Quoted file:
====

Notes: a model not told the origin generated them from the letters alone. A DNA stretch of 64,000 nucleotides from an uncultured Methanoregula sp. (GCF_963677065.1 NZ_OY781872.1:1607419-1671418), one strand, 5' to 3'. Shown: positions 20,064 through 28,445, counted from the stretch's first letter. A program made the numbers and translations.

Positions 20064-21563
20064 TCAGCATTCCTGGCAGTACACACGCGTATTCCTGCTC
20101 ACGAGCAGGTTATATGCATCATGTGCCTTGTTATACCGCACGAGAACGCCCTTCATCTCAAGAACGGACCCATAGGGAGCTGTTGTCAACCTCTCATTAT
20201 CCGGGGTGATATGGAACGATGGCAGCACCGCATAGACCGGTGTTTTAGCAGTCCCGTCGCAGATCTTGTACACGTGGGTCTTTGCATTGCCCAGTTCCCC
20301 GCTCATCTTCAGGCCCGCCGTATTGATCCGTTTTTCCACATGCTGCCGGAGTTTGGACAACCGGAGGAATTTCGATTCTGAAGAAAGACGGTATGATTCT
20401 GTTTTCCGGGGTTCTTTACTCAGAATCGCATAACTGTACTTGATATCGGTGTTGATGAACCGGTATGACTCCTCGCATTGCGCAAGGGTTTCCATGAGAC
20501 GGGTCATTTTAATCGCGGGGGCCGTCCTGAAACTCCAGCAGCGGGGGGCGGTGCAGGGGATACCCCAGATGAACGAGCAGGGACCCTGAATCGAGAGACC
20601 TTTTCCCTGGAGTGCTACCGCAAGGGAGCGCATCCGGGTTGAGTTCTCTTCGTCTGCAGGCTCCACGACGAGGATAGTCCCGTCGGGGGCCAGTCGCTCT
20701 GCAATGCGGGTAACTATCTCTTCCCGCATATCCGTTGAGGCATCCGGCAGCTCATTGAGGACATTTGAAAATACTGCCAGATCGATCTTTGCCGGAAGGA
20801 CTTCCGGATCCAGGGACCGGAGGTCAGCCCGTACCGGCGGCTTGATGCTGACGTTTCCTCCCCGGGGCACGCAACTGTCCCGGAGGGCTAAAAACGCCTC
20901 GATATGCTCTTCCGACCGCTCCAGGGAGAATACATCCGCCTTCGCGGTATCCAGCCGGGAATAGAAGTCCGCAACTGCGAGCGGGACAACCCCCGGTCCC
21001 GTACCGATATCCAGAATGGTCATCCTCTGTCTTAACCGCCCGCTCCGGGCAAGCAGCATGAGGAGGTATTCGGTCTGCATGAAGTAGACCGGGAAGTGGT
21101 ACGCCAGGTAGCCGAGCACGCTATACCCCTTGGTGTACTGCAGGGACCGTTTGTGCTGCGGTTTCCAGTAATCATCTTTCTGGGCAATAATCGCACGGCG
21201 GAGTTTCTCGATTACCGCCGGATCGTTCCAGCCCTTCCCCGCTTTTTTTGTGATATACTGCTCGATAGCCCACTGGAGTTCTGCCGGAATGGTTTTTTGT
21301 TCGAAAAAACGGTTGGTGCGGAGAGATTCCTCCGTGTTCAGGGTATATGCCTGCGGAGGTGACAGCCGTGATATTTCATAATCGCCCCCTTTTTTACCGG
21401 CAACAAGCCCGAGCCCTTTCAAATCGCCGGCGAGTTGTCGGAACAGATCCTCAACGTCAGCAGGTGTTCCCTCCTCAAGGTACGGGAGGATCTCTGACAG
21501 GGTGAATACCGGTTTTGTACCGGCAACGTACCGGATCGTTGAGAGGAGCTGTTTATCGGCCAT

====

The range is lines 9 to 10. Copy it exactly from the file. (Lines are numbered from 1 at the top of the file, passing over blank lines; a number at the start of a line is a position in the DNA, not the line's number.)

20601 TTTTCCCTGGAGTGCTACCGCAAGGGAGCGCATCCGGGTTGAGTTCTCTTCGTCTGCAGGCTCCACGACGAGGATAGTCCCGTCGGGGGCCAGTCGCTCT
20701 GCAATGCGGGTAACTATCTCTTCCCGCATATCCGTTGAGGCATCCGGCAGCTCATTGAGGACATTTGAAAATACTGCCAGATCGATCTTTGCCGGAAGGA